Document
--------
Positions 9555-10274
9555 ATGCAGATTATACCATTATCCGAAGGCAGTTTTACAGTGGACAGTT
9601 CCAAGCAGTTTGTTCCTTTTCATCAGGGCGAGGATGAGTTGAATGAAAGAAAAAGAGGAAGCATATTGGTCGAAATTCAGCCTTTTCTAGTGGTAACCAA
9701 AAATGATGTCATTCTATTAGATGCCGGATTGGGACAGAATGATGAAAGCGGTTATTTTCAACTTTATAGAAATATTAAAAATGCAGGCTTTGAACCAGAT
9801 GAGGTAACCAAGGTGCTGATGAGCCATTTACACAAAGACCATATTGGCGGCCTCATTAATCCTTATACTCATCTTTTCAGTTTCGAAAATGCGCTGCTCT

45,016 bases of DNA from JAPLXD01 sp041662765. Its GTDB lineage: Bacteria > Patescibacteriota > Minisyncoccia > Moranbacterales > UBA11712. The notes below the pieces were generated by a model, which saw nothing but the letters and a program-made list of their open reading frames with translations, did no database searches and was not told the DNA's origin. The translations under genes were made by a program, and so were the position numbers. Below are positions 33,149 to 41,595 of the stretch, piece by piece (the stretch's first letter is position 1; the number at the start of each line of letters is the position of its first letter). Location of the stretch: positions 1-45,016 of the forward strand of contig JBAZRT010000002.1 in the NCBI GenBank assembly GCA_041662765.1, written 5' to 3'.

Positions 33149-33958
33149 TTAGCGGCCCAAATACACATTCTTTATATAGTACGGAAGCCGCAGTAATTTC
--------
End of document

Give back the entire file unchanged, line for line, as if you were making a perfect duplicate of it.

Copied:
Positions 9555-10274
9555 ATGCAGATTATACCATTATCCGAAGGCAGTTTTACAGTGGACAGTT
9601 CCAAGCAGTTTGTTCCTTTTCATCAGGGCGAGGATGAGTTGAATGAAAGAAAAAGAGGAAGCATATTGGTCGAAATTCAGCCTTTTCTAGTGGTAACCAA
9701 AAATGATGTCATTCTATTAGATGCCGGATTGGGACAGAATGATGAAAGCGGTTATTTTCAACTTTATAGAAATATTAAAAATGCAGGCTTTGAACCAGAT
9801 GAGGTAACCAAGGTGCTGATGAGCCATTTACACAAAGACCATATTGGCGGCCTCATTAATCCTTATACTCATCTTTTCAGTTTCGAAAATGCGCTGCTCT

45,016 bases of DNA from JAPLXD01 sp041662765. Its GTDB lineage: Bacteria > Patescibacteriota > Minisyncoccia > Moranbacterales > UBA11712. The notes below the pieces were generated by a model, which saw nothing but the letters and a program-made list of their open reading frames with translations, did no database searches and was not told the DNA's origin. The translations under genes were made by a program, and so were the position numbers. Below are positions 33,149 to 41,595 of the stretch, piece by piece (the stretch's first letter is position 1; the number at the start of each line of letters is the position of its first letter). Location of the stretch: positions 1-45,016 of the forward strand of contig JBAZRT010000002.1 in the NCBI GenBank assembly GCA_041662765.1, written 5' to 3'.

Positions 33149-33958
33149 TTAGCGGCCCAAATACACATTCTTTATATAGTACGGAAGCCGCAGTAATTTC